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M3 Group A
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Country of origin:Germany
Produced from:1987 - 1988
Internal name:E30
Predecessor:BMW 635 CSi Group A
Author:Wouter Melissen
Last updated:May 21, 2008
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Click here to download printer friendly versionHaving successfully conquered Formula 1, BMW Motorsport returned to the familiar territory of touring car racing in the mid-1980s. Instead of using an existing model, the German manufacturer decided to create an altogether more potent version of the recently introduced 'E30' 3-series. At that time the popular German and European touring car championships were held under the Group A regulations, which stated that a car could only be homologated if at least 5000 examples within twelve months had to be constructed. This meant that BMW not only had to build a new racing car, but also a homologation special for the street.

Even though BMW had been very successful in the previous years with Turbocharged engines, they decided against using forced induction for the new 'M3'. The main reason was that it would not be very practical on a road car designed for every day use. The most powerful engine available in the E30 at the time was the 2.5 litre straight six cylinder engine, but that was determined to be too long and heavy for this application. Instead the Motorsport team decided to create a brand new four cylinder engine, which with its shorter crankshaft would be able to rev more easily compared to the 'six'.

Designed in just fourteen days, it is no surprise that the 'S14' was a mix of existing parts. Simply put, it was the M1 engine with two cylinders cut off. The block was derived from the two-litre 'four' found in the 320, equipped with a DOHC, sixteen valve head. Sharing its bore and stroke with the bigger six cylinder engine, the new S14 displaced just over 2.3 litre. In stock form it produced a cool 200 bhp, with the competition spec engine putting out at least 300 bhp at 8000 rpm. Shortly after the M3's introduction, the car was equipped with a catalyst, knocking five horsepower off.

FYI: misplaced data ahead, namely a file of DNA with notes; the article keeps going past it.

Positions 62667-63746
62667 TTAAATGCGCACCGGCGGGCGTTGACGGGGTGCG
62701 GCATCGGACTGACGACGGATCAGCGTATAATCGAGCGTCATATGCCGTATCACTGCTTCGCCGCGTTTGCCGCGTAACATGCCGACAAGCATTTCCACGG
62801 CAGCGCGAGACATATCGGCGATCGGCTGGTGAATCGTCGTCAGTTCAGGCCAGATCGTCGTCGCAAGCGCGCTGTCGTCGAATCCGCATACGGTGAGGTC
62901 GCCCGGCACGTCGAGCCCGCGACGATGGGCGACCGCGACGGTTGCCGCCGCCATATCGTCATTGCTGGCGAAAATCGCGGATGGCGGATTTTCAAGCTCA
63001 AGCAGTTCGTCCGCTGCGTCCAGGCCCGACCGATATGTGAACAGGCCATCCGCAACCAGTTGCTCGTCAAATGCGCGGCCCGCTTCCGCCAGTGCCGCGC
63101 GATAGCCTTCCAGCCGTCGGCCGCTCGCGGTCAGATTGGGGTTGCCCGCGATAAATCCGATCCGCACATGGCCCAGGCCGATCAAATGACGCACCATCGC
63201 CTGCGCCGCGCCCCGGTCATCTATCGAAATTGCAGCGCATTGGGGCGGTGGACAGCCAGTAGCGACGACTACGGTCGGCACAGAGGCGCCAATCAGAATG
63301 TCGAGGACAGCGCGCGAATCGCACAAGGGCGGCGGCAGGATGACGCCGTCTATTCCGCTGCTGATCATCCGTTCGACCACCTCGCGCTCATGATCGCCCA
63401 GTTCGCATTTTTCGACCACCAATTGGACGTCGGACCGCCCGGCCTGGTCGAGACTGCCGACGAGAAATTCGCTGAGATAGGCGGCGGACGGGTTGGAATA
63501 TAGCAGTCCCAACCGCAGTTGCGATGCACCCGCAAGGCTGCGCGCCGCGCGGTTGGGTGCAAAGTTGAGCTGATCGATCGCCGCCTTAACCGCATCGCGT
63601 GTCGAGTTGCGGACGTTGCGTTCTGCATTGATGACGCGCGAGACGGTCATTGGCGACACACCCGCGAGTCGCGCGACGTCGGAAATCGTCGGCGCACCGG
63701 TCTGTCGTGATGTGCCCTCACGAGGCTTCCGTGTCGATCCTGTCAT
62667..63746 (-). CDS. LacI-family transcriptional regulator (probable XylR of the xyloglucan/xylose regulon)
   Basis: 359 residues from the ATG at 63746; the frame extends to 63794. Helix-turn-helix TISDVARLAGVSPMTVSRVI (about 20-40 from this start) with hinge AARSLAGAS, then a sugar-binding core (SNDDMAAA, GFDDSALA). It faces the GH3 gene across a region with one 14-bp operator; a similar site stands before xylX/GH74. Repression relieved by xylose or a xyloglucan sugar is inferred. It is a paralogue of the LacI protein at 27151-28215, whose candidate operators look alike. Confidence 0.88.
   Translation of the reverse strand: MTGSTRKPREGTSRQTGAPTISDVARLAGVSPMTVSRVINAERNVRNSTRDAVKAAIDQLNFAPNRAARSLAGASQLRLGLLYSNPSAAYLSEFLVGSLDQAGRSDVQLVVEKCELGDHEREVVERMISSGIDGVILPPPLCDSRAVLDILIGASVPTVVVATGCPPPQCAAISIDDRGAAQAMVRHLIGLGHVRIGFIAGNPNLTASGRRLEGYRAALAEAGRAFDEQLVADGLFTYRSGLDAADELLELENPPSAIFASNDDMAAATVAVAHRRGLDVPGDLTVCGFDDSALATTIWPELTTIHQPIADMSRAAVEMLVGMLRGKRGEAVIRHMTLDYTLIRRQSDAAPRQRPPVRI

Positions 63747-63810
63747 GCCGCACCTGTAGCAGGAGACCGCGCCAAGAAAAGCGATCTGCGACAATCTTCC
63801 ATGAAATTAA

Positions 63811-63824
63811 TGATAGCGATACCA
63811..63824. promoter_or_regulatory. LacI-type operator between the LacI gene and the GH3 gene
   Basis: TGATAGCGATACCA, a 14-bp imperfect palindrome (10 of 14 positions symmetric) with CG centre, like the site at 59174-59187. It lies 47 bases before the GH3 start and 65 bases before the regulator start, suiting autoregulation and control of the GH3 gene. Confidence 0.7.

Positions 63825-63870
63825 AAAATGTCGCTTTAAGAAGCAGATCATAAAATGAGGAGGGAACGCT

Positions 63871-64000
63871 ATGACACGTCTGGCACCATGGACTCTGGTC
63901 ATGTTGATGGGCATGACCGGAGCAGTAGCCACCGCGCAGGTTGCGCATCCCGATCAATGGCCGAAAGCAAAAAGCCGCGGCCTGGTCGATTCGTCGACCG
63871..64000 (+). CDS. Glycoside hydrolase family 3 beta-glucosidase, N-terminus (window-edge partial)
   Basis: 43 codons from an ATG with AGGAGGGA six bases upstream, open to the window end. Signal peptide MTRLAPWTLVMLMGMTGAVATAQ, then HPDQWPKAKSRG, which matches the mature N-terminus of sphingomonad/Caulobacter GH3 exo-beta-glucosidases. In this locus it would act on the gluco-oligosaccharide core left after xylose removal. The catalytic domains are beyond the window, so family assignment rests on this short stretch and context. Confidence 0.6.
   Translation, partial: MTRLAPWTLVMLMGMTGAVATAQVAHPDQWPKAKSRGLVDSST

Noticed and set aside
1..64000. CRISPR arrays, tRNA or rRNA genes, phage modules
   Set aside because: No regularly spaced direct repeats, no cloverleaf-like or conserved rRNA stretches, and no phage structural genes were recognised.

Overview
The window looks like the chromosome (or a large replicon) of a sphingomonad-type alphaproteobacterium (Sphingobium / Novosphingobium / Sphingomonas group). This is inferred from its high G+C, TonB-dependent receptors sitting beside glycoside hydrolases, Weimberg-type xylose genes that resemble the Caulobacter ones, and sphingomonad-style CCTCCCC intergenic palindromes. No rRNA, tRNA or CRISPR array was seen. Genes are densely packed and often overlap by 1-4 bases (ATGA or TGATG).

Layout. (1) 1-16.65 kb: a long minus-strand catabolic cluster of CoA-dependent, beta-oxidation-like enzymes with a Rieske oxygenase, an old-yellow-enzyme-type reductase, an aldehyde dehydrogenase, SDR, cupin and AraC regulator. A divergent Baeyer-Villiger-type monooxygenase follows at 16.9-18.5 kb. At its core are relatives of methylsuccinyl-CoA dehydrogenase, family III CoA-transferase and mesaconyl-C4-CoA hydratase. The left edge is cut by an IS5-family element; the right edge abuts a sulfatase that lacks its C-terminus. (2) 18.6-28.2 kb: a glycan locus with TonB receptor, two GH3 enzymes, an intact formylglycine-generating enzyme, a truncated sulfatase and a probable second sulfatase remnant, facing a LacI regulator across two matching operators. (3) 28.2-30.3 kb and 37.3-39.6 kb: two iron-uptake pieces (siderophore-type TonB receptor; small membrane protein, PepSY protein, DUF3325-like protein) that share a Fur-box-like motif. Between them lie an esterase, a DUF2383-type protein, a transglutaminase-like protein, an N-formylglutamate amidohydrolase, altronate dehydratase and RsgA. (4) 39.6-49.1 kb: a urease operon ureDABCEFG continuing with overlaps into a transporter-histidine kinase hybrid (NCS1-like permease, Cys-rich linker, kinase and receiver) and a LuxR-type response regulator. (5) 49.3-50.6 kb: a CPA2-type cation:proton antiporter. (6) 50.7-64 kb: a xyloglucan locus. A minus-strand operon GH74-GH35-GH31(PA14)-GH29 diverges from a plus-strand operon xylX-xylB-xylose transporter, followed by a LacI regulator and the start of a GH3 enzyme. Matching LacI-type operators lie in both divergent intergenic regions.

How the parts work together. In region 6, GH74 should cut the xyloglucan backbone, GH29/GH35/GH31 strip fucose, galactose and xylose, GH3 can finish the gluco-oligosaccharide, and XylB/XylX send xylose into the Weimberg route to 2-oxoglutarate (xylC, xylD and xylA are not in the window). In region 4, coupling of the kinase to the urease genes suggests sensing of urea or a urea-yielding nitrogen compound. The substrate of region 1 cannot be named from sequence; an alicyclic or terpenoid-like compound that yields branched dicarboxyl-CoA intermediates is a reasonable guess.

Mated to a Getrag five speed gearbox, the S14 was mounted in an extensively modified 3-series chassis. With its racing intention in mind, the M3 chassis was stripped down to its bare necessities, resulting in a kerb weight of just 1200 kg. The suspension and brakes were also extensively modified, giving the street car close to racing car handling characteristics. Externally, the M3 could be easily distinguished from its more docile brothers by wider wheelarches, a front airdam, extended rocker panels, a large rear wing and two small M3 badges front and rear.

After a summer of rumors, the 'E30' M3 was first shown to the public during the Frankfurt Motorshow in the fall of 1985. Despite its high price and the many other potent homologation specials available at the time, the M3 was an instant hit. Instead of producing the minimum number of 5000 cars, nearly 15,000 of the stock model were built when production ceased in October of 1990. In those five years, several 'Evolution' models were also built with a 500 car production run to homologate new parts for racing. There was also a convertible version, which was noticeably heavier, but with 786 examples produced still a good seller.

Further helping build the M3's legacy was the success on the track and even in rallying. In the late 1980s, a variety of racing versions clinched many national and international touring car titles, including the highly acclaimed DTM trophy in 1987 and 1989 against very strong competition from Ford and Mercedes-Benz. There was also success in the World Rally Championship (BMW's first in 14 years), with the M3 taking victory in the 1987 Corsica Rally. Olaf Manthey's team further increased the M3's racing record by scoring a one-two in the Nürburgring 24 Hours race.

Featured is one of the original Group A cars that raced in a wide variety of events and on various surfaces. Still owned by BMW, this example is pictured driving up the hill at Goodwood in 2007; some twenty years after first setting the racing world alight.

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  Article Image gallery (47) Chassis (2) Specifications